Our narratives are radical: rethinking suicide care through lived experience
LE3 .A278 2019
Bachelor of Arts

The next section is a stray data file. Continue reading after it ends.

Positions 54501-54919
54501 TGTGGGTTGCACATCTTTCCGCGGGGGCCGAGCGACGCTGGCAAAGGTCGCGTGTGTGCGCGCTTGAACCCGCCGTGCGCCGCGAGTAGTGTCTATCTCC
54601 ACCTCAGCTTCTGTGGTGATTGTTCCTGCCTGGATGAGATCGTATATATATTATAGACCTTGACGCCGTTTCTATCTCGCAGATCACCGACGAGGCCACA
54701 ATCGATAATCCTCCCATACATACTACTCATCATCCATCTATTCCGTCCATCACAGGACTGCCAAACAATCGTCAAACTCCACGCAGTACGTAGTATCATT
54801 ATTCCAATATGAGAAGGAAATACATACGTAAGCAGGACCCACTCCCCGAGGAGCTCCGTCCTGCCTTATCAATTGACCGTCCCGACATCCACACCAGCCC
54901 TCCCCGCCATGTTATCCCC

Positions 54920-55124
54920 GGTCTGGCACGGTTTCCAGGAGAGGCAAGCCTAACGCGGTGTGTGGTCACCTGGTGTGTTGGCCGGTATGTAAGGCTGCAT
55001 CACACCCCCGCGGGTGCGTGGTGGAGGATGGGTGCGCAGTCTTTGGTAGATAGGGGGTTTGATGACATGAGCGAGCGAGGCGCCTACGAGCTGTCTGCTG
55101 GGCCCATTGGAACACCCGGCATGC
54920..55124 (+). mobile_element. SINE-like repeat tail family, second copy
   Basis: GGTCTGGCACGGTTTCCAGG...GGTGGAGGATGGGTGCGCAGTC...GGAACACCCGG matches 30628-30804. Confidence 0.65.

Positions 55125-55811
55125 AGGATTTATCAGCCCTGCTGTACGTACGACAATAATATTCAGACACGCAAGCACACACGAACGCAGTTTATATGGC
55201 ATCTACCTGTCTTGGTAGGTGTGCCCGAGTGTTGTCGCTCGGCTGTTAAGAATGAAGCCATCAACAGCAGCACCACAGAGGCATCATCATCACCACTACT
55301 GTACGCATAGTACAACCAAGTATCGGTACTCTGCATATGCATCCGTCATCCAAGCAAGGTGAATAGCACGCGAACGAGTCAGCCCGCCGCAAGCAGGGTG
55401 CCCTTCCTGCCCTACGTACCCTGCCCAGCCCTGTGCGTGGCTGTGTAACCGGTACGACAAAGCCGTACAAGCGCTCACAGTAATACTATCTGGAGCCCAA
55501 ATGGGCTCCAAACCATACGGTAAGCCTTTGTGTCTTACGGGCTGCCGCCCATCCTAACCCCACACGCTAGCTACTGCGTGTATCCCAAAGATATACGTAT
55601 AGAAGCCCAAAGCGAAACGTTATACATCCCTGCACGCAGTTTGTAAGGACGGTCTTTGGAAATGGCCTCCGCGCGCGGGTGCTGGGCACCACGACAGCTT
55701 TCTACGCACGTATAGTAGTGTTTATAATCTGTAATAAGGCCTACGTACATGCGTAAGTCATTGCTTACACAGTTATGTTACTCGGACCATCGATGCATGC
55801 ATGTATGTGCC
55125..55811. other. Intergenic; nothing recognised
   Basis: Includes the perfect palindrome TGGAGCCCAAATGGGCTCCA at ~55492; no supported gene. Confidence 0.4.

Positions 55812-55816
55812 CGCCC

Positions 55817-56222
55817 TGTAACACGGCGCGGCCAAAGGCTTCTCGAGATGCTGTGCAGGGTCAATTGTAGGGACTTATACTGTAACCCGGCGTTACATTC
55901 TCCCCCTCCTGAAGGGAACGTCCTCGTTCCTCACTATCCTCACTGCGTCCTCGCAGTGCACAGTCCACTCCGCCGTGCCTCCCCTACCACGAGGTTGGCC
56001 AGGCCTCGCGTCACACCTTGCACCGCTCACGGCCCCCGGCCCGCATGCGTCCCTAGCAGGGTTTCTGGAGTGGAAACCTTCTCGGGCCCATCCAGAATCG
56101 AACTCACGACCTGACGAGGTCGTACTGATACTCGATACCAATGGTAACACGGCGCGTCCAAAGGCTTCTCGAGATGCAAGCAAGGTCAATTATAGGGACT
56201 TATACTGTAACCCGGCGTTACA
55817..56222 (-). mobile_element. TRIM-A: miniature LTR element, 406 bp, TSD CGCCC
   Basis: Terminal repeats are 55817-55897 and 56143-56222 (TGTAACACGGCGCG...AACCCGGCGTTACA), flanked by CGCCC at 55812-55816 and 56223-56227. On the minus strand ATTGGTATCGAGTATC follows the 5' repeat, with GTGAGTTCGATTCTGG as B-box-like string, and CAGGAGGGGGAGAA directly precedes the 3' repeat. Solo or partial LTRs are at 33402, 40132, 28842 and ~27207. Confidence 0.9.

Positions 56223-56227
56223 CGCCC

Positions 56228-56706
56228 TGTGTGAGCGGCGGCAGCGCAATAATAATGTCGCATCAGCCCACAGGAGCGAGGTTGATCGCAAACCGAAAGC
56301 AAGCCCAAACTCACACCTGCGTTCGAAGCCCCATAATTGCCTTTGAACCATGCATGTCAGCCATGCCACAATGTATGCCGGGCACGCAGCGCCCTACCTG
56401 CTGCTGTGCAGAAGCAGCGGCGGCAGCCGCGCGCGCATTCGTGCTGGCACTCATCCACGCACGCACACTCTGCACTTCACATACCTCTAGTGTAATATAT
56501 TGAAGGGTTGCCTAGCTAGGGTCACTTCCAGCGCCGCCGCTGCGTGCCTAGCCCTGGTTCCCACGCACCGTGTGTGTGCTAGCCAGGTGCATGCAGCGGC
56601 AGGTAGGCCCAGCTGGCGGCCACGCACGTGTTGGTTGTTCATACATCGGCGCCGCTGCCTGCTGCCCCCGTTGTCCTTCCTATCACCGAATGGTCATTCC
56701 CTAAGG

This thesis qualitatively explores how suicidal people experience and respond to contemporary medicalized approaches to suicide care through examination and analysis of lived experience. Contemporary suicide care is based upon the definition of suicide as a medical problem; as a result, dominant psy discourse and practice addressing suicide has been driven by neuroscientific innovation and clinical expertise rather than the testimony of individuals with lived experiences of suicidality, a population whose perspectives are largely dismissed and discredited due to sanist prejudice and discrimination. Seeking to centre suicidal perspectives in its investigation of suicide care, this thesis presents an autoethnographic account by the author of her own suicide-related hospitalization and qualitatively examines seven interviews with suicide attempt survivors drawn from the Live Through This narrative catalogue to explore the ways in which suicidal people navigate complex relationships with medicalized interventions for suicidality. The LTT survivors reflect that these interventions may provide some benefit, but also often cause harm and emotional trauma to people in crisis. The analysis also explores the tension between conceptualizations of suicidality as a symptom of mental illness versus a response to challenging life circumstances. Outside of the medical model and clinical intervention, the survivors’ narratives emphasize the importance of suicide care that does not focus narrowly on symptomology and psychopathology but instead provides genuine connection and presence in the midst of struggle. Insights drawn from these first-hand accounts of suicidal experiences indicate a need to rethink contemporary approaches to suicide care and shift towards more holistic forms of support for people in crisis
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